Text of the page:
- Crypto Lobbying Jumped 116% in 2021.
- Coinbase, Ripple and Robinhood account for 60% of all lobbying efforts.
- Lobbying expenditure is expected to reach $15 million by 2023.
A recently released report by digital assets-focused website Crypto Head, and US top finance accountability NGO, Open Secrets, has revealed that the top crypto companies in America spent approximately $4.9 million dollars in lobbying efforts at the U.S. congress. Coinbase, Ripple, and Robinhood lead the charge for the most lobbying efforts carried out in the year 2022, with Ripple exerting the most influence on crypto-related policies and prepositions for crypto so far. While it may sound odd, crypto lobbying in the US is an acceptable norm practiced across sectors of the economy to influence policies in the Senate.
It is no surprise to see Ripple Labs lead US crypto lobbying efforts in the year 2021. Its legal altercation with the US SEC, which has dragged on for over 14 months, appeared to have rattled the foundation of US digital currency laws, questioning the boundaries of its definitions and demanding more clarity around regulations.
For Coinbase, a large part of its dominance beyond the US market results from utilizing its advantage as an American company against non-US competitors like Binance. Over the past five years, its biggest global rival finance has spent only a paltry $20,000 in lobbying efforts, revealing how uninterested Chanpeng Zhao might be about consolidating his influence in the US market. A look at the chart reveals Coinbase deployed approximately 23 lobbyists, with Robinhood trailing closely at 16, and Ripple Labs’ fielding just 12.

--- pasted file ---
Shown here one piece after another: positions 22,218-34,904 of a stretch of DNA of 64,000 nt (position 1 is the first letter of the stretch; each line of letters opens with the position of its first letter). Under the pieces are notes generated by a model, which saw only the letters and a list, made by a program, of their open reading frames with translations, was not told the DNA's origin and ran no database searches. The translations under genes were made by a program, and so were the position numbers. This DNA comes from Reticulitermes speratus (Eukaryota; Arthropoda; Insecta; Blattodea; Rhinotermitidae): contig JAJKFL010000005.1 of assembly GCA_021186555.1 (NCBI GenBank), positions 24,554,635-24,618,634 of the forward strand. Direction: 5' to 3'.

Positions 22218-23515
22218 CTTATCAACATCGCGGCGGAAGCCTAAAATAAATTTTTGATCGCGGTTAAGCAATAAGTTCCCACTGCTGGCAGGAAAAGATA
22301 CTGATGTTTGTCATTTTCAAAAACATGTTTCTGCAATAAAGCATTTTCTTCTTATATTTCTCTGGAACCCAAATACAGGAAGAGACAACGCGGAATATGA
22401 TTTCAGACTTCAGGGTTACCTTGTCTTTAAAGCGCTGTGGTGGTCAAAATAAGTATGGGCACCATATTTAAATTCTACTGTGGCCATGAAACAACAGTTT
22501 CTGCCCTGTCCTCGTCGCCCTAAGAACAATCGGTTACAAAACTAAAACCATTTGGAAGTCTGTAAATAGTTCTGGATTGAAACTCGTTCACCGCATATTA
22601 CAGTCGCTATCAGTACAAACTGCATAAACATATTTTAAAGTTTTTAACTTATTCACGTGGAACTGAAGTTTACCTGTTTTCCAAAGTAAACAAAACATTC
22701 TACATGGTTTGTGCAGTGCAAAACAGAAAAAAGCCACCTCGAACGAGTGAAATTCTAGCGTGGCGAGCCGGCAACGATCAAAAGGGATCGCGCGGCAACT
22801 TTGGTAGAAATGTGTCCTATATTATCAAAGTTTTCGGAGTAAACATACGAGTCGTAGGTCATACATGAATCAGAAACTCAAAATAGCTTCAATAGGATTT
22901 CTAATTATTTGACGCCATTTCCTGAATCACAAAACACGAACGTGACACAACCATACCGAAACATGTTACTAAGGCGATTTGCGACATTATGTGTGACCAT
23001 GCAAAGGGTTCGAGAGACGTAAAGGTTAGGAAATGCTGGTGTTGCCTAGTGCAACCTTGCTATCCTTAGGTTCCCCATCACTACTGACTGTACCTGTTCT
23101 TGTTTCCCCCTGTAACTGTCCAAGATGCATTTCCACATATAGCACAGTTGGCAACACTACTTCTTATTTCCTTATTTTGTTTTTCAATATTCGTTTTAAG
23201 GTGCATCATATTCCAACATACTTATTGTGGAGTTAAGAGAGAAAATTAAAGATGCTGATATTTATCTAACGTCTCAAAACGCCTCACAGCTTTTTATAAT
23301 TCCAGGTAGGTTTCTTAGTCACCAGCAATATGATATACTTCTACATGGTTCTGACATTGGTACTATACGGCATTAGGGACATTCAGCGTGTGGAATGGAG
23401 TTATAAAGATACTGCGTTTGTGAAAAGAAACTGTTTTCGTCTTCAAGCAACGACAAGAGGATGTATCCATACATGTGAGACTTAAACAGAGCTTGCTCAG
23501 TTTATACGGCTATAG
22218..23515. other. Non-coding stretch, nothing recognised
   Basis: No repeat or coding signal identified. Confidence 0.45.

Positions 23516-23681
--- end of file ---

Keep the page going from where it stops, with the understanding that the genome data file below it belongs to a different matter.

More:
Overall, some of its attempts at policy influence have been successful, while others simply haven’t. Mid last year, the US president, Joe Biden, had slapped a mandatory IRS tax reporting law on the $2 trillion dollar industry, as part of plans to raise at least $28 billion for infrastructure.
Some silver lining, however, appears with the recent reports of the exemption of miners from IRS tax reporting. This represents a huge motivation for this integral sector of the ecosystem, which has seen an enormous setback over the past two years after China shut its doors on all things crypto and Kazakhstan wobbled under the weight of increased electricity demand.
As it appears, lobbying efforts will intensify as the market looks to prevent the dominance of soon-to-be-released CBDCs. Crypto Head estimates the resulting costs at approximately $15 million before the end of 2023.